The proposal represents a critical junctures in your client’s buying decision.
It’s the moment when the ball is in their court and they decide whether to give you their business or not.
So what can you do to create a proposal that wins?
Answer one question.
Yep, one question. This isn’t business hocus-pocus, because its actually a complex and difficult question to answer.
The question is:
What is the critical business challenge your client is facing, and how will the outcomes of your project contribute towards solving it?
Spend time to generate a cogent and well reasoned answer to this question. It may take hours, it might even take days. But doing so will pay dividends.
Once you have an answer to this key question, you can connect everything in your sales process, your proposal, the language you use, the terms and focus points, all back to meeting the challenges of your client’s business.
The more intimately you can understand how your service offering will fit into the ecosystem of challenges, the better your chances of winning their business.
So let’s get specific. Here are 7 tips on how to go about answering that critical question:
1. Raw Materials.
So, if it’s such a difficult question to answer, where do you start? Where do you gather the raw materials for answering it?
The best source is first-hand discussion with your client. Specifically, your first client meeting(s).
Initial client meetings are where winning proposals are made.
These first meetings provide an opportunity to discover what business challenges your client is facing, and to understand where and how your service offering is going to fit into the wider scheme of those challenges.
Remember: your client’s business is not just a unitary thing.
It is a rumbling ecosystem of competing commercial concerns, internal and external challenges. Your proposal is going to serve some aspect of those concerns and challenges.
2. Research The Market & Competitors
While the focus of the first client meeting is to gather insight and understanding from the client themselves about their business – you need to have done some basic research into the market.
This will help you to frame and contextualise your client’s comments within the wider commercial landscape.
Some questions you might consider:
- Who are the competitors against which they are trying to differentiate themselves? And in what ways are they attempting to differentiate?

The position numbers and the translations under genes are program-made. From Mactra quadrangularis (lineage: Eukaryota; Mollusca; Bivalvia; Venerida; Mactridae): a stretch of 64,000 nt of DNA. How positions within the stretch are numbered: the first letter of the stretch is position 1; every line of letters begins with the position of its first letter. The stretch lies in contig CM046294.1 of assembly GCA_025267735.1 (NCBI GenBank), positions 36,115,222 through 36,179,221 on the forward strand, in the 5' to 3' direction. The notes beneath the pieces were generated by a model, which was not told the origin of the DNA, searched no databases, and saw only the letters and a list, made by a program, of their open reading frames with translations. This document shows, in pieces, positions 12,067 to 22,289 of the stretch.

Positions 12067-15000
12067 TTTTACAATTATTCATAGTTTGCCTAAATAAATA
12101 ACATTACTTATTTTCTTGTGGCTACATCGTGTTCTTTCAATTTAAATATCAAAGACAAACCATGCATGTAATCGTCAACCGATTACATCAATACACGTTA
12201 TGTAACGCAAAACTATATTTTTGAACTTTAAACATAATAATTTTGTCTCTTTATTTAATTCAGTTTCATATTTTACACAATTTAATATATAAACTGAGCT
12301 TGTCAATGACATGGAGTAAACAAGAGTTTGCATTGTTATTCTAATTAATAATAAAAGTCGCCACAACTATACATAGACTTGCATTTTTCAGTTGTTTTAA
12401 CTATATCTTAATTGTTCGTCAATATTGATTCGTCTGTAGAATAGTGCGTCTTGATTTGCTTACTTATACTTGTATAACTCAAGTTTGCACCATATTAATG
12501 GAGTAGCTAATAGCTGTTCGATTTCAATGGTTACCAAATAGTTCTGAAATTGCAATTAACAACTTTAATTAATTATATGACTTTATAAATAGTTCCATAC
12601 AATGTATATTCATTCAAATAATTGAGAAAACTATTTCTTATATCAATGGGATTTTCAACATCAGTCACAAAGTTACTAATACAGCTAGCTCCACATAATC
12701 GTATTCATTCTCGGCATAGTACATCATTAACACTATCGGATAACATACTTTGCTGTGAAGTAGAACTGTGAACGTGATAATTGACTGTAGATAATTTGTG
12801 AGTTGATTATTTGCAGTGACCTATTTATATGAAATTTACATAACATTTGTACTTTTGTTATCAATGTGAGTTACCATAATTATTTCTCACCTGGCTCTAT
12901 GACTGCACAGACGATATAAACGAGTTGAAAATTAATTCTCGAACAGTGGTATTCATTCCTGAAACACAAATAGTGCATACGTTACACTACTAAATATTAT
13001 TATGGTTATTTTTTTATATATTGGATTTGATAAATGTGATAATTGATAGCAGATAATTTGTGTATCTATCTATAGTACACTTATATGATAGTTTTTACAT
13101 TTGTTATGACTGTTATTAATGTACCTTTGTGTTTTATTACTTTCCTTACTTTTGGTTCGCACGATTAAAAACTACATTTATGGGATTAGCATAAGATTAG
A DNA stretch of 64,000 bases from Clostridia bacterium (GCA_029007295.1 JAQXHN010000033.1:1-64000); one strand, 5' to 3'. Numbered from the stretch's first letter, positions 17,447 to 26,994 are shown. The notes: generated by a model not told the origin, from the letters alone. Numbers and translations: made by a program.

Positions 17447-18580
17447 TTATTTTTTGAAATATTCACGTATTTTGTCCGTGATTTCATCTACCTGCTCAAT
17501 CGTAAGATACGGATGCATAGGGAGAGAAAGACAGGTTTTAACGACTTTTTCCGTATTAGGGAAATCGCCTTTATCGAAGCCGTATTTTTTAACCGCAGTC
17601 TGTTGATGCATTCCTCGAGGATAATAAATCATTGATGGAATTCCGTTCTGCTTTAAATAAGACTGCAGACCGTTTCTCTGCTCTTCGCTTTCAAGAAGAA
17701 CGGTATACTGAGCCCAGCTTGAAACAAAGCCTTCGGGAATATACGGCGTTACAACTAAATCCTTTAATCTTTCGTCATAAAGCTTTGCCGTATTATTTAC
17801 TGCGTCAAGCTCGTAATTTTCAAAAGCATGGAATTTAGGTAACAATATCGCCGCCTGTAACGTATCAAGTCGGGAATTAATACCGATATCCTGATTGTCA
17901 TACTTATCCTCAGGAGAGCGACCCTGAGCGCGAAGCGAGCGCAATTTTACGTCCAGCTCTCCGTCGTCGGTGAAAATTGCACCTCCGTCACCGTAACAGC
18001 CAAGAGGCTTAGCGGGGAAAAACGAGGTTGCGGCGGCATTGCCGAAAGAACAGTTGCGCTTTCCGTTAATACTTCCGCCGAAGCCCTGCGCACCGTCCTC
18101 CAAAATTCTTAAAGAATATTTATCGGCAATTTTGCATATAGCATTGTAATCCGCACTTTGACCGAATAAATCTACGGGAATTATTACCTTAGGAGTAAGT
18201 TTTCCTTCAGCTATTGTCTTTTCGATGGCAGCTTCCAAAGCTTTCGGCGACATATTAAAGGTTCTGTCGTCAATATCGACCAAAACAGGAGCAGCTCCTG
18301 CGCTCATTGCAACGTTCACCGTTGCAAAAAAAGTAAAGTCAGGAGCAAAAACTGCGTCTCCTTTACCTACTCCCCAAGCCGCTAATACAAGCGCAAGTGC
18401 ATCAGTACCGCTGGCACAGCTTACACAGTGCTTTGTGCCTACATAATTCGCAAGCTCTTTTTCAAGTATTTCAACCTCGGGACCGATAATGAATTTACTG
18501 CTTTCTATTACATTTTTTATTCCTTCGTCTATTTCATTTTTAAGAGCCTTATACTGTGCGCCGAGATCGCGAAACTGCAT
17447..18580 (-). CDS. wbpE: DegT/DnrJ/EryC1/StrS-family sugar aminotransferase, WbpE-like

- Are there specific industry trends they have to contend with in the short to medium term?
- Are there macroeconomic trends they will need to deal with in the long term?
You don’t need a PHD in each topic, you do want to have a broad strokes understanding.
3. Have a Formal Investigation Process
It needn’t be a forty page dossier of questions. It can just be a handful.
Clients will appreciate your preparedness and professionalism. And you’ll ensure that you get what you need from the meeting.
Furthermore, this formalisation will help if / when you are looking to establish a more scalable sales process.
Some questions you might think about:
- What are the major business challenges you are facing this quarter / year?
- How are you currently looking to meet those challenges?
- How is this project associated with your business challenges?
- What KPI (key performance indicator) is associated with that challenge? And how do you measure it?
4. Be Upfront About Your Process
Don’t think you need to do this business detective work undercover. Be upfront about what you’re trying to achieve.
Clients appreciate commercial-mindedness in their service providers. Remember: the best client relationships are partnerships. They are built on a collaborative foundation.
It can be as simple as: “Part of our process is to ensure we understand the critical factors in our client’s businesses – so if it’s alright with you, I’ve got a couple of questions about the business”
5. Understand The Levers And How They Fit Together
Try to uncover the main levers in your client’s business. What aspects of their operation can you push and pull to have a multiplier effect on their key KPIs. The aspects of their operation they can push and pull to have a multiplier effect on a key KPI (i.e. revenue, or lead generation, or activation rates etc).
And once you feel you’ve mapped out these levers, push to understand how they fit together. How do these jigsaw pieces lock together in your client’s business, under ideal commercial conditions?
Start thinking – how and where can my proposal fit into this jigsaw?
6. More Listening, Less Selling
While it’s important to be confident in your services and the value of your offering, don’t make the mistake of falling into sales mode.
You’re liable to miss out on vital insights into the client’s business.
Let your client do the talking. And let the proposal you deliver afterwards do the selling.
7. Capture The Client’s-Own-Words
When clients engage a service provider, what they want (in an ideal world) is an extension of their own team. They want someone with all the accrued knowledge and intangible experience of having been there, building the business with them.
The more your client feels you understand the nature of their business, the more inclined they will be to do business with you.
So in your meetings, focus on capturing the client’s vocabulary and particular business idiom.
Obviously you don’t repeat these words verbatim in your proposal – but they will provide a useful vernacular for describing your offering. You’ll “speak their language”.
The One Question
So don’t forget – to win client work, there’s only one question you need to be able to answer, and answer well: what is the critical business challenge your client is facing, and how will the outcomes of your project contribute towards solving it?